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Elephant Hunting In Zimbabwe
Elephant hunting in Zimbabwe is one of the most thrilling experiences you will have. This large beast is awesome to see and a magnificent trophy.
About The African Elephant
The African elephant has the distinction of being the largest of the elephant genus. He is also the world’s largest land mammal.
All the elephants on the planet belong to the Elephantidae family of mammals. Within this family, there are two subspecies of the African elephant.
The African bush elephant is found in the grassy plains and woodland areas south of the Sahara Desert.
These large herbivores are browsers, eating leaves, twigs, bark, grassroots, and fruit. They need to eat most of the day to supplement their large size and are destructive in the process.
They can stand over 3.3 meters in height at the shoulder and can weigh between 6 and 7 tonnes.
Their dark grey skin blends in perfectly with the bushveld. The skin color is very difficult to see if they are stationary in a wooded area.
Despite their size, they are extremely soft-footed and quiet. But can move very quickly when they need to. Do not think that they are slow and clumsy – quite the opposite.
The trunk is extremely flexible and sensitive. It is an extension of the nose and upper lip with two opposite extensions at the end of their trunks. This sets them apart from the Asian elephant family – who only have one. These extensions make it possible for them to easily collect leaves and twigs for eating. Drinking is also achieved using their trunks to suck up water and deposit it into their mouths in large quantities. The trunk is also their main form of communication.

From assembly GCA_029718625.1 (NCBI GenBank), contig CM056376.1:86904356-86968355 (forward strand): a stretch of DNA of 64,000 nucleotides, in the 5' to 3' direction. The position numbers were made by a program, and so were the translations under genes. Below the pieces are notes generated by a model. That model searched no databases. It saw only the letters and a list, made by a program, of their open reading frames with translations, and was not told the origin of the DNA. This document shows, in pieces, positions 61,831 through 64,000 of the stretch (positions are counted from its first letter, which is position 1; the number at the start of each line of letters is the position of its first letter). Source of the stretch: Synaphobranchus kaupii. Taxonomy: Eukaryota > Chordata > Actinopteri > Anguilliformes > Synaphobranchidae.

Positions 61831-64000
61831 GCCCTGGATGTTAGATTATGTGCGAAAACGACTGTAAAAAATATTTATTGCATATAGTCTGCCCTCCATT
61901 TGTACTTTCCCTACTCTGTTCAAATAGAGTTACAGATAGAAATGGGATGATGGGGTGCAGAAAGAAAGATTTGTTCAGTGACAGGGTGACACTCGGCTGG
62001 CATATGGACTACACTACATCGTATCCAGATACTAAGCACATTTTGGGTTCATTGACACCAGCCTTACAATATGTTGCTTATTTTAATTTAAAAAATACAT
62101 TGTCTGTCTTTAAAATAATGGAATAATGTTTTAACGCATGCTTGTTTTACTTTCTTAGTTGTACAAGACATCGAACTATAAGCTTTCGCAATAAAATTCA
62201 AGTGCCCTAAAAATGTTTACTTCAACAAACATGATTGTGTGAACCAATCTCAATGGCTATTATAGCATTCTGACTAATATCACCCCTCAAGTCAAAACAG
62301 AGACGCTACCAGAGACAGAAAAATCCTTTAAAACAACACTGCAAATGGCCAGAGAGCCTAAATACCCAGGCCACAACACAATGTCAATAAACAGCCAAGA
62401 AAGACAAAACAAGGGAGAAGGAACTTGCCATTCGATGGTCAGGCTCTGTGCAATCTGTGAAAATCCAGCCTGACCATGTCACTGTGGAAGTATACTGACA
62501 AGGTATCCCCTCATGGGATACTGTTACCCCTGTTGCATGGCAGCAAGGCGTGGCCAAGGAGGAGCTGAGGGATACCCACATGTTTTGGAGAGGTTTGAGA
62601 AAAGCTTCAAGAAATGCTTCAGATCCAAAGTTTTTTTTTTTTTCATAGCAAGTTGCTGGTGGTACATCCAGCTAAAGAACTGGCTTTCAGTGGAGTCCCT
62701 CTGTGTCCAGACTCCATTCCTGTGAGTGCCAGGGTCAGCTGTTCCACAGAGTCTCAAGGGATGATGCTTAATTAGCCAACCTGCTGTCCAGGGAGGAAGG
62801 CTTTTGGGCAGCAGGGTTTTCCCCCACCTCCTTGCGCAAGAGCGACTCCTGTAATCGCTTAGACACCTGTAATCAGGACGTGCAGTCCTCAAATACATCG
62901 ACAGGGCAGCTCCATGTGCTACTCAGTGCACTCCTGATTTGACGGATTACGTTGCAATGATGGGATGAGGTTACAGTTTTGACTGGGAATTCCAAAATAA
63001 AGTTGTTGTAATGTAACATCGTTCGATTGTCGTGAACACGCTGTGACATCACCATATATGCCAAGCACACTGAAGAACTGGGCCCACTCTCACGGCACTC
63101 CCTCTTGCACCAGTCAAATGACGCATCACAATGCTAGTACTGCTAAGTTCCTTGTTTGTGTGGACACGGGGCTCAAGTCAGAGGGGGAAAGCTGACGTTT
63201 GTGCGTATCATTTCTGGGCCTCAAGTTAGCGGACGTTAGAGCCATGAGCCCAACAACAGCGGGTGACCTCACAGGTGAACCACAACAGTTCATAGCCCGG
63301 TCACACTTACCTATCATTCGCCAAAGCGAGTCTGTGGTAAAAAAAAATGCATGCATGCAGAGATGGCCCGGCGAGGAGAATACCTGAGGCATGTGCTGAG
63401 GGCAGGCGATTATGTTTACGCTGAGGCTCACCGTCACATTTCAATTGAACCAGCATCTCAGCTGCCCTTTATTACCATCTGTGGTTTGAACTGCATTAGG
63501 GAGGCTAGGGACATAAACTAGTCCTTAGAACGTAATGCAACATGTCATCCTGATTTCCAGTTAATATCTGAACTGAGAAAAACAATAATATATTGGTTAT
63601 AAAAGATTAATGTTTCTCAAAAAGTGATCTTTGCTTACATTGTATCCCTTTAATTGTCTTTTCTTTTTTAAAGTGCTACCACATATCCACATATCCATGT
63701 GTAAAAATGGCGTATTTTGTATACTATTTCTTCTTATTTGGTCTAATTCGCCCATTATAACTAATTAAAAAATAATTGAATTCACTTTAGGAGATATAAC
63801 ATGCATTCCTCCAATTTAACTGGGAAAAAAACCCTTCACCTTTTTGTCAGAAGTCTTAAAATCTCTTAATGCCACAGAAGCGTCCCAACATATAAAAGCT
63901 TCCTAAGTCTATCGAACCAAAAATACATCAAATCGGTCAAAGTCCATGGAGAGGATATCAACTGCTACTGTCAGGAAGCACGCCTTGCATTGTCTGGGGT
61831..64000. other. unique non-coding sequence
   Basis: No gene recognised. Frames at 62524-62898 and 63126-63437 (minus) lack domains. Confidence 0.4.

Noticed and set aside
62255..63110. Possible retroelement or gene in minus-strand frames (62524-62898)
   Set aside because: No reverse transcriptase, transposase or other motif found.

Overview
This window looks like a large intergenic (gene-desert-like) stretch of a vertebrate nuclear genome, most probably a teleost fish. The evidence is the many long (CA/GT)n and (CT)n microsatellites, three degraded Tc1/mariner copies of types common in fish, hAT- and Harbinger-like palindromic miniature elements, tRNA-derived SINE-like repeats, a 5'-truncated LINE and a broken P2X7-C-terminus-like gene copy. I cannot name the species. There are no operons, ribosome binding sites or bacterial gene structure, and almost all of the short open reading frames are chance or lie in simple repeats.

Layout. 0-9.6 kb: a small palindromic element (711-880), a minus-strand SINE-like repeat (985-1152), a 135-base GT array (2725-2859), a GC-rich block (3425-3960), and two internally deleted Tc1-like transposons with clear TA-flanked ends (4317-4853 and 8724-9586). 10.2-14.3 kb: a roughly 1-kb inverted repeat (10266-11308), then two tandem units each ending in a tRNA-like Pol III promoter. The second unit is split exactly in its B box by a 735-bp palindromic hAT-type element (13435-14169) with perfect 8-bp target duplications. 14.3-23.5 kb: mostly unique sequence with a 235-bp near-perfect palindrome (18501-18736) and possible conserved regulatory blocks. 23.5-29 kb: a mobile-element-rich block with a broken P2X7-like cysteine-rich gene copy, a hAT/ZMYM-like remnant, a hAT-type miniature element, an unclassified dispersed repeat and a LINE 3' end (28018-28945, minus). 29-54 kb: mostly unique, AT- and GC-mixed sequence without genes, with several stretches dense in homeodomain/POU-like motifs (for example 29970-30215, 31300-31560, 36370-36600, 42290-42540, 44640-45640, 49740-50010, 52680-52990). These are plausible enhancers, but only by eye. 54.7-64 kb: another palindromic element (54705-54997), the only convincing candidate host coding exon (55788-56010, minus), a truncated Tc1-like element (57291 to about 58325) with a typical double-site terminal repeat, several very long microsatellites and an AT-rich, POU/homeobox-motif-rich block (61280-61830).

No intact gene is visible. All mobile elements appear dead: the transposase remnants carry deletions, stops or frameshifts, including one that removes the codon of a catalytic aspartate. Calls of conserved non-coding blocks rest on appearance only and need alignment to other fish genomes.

Despite having fairly poor eyesight, their hearing is very good. Their excellent sense of smell also makes them very aware of what is going on around them.
The African elephant, both male and female, are known for their large outward curving tusks. They can reach down to the ground in very old bulls. Tusks grow throughout their lifespan, which can reach between 50 and 70 years.
You will often find a bull elephant with a broken tusk on one side. This is generally caused by fights with other bulls. The tusks may also have broken on a tree or when digging in the ground for roots.
And of course, the other most important feature is their very large ears. These help them cool down by radiating excess heat. Elephants also showcase them forward when agitated and showing force or aggression.
Elephants are very intelligent animals and have an incredible memory that they can call upon. It is a well-known fact that this memory recall is called upon in times of need for water and fresh feeding areas. During the dry seasons, the matriarch will guide their herd long distances to watering holes visited in years gone by.
Elephants are often seen showing human emotional traits. These include happiness, mourning, anger, and playfulness.
A herd is a close-knit community that has a female matriarch as its leader. She tends to be the oldest and largest female of the herd with the most experience. She has the job of teaching the younger members of the family herd discipline and how to socialize with each other.
As a result, these immense animals are very social beings and communicate with each other and other herds very politely. When close to a herd you will hear rumbling sounds emanating from the herd. This is them talking to each other. They can also communicate via sub-sonic rumbles that are not audible to humans. These sound waves travel through the ground. Elephants up to 2 or more miles away will receive these messages through their trunks and their feet.